A good example of this happened over the last week.

I was struck down by a flu-like virus three days ago, to the point of being bedridden all day and physically unable to remain awake for more than 5 minutes at a time. Breathing was painful, moving was painful. Anything besides sleep was painful. I had no ability to feel my own body temperature, and I was, in kinder words, being reacquainted with my meals shortly after I ate them. It was terrible.

This isn’t some bit where I claim a MIRACLE PRAIYZE JEEZUS HALLALEWYAAAAAAH, because that frankly doesn’t happen to me. I’m not even sure I’d want it to. Also, using divine power to just up and cure an unpleasant, but non-life-threatening virus in someone just seems like a petty waste of power when there are people who’d need that far more than I.

Instead, I slept through the worst of my sufferings (which was a blessing in itself, believe me), and the next day I was able to get out of bed and I was active for roughly 12 hours out of the day. Not a bad recovery. It still hurt to move, bend over, or breathe anything more than shallow, inefficient breaths. As I prepared for bed that evening, I said my usual nightly devotions to Lilith and made an offhanded comment about how it would be great to breathe without pain in the morning.

After I laid down in bed, I felt a presence that I can only describe as “definitely a person, but definitely not human” (which is how Lilith has always felt when visiting) next to me, holding me, and saying “Just breathe deep.”

To steal one of Eddie Izzard’s punchlines, “Et Voila.”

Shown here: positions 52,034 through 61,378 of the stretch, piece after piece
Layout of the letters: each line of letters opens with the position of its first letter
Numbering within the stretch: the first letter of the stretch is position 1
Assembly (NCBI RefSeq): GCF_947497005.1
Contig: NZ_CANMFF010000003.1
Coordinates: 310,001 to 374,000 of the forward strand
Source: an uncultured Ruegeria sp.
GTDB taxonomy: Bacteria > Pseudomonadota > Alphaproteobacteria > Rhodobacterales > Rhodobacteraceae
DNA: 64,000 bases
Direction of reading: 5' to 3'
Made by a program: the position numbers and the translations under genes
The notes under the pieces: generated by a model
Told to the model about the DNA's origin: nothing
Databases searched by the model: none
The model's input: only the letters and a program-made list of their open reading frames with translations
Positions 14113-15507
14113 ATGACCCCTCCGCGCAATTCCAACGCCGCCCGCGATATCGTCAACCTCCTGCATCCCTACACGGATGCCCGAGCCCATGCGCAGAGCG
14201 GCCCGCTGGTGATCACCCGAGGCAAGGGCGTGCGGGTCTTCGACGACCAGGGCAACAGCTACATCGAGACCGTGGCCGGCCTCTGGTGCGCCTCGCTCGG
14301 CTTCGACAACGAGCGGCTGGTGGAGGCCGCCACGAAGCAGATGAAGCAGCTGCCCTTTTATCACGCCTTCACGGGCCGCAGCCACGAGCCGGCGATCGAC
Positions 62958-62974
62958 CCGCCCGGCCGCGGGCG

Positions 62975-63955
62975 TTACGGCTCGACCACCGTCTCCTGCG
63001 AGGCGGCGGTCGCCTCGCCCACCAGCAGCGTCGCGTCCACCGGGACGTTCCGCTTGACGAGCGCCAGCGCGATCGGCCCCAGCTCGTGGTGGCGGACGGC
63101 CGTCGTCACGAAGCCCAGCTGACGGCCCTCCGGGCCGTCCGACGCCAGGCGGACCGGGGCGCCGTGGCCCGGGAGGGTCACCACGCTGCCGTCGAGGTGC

I could tell my lungs were still afflicted with the virus, and that wasn’t going to heal overnight even with help, but the pain was gone for the most part, and my usual cough (VERY painful with the forcibly reduced lung capacity) was immediately much less frequent, and it didn’t hurt when I actually did cough.

So I did what She told me, and practiced deep breathing while She alleviated the pain.

By morning, the pain was gone entirely.

I’m not claiming a miracle here. I’m just claiming my Goddess cared enough about me to visit and help out when I needed it. That’s some pretty fulfilling evidence right there.

It falls under Unverified Personal Gnosis, of course, but that is what practically 99% of modern day paganism is made of. UPG is the bread and butter of the neopagan path as we have collectively so little remaining of what came before.

And sorry Eddie, I’m not gonna let you joke this evidence away. You claimed that “No gods, in the history of ever, have bothered to show up and help.”

I just got visited, and helped, by my Goddess this week.

Maybe you’re simply too bitter and blind to feel it because you’re tired of trying to see it.

Pagans have a uniquely personal relationship with our gods and goddesses, whoever those Divines might be. We do not require middle-men, or centralized church authorities, to guide us or dictate our dogmas. We begin as almost blind children, feeling our way along, and eventually getting the hang of the path. Our stumbles are our own, our mistakes our own. But if the gods we’ve chosen are in any way worthy of our praise and worship, they will help us back up without carrying us. And if they AREN’T willing to do that, then we simply keep looking until we find the ones we are meant for, and who are meant for us.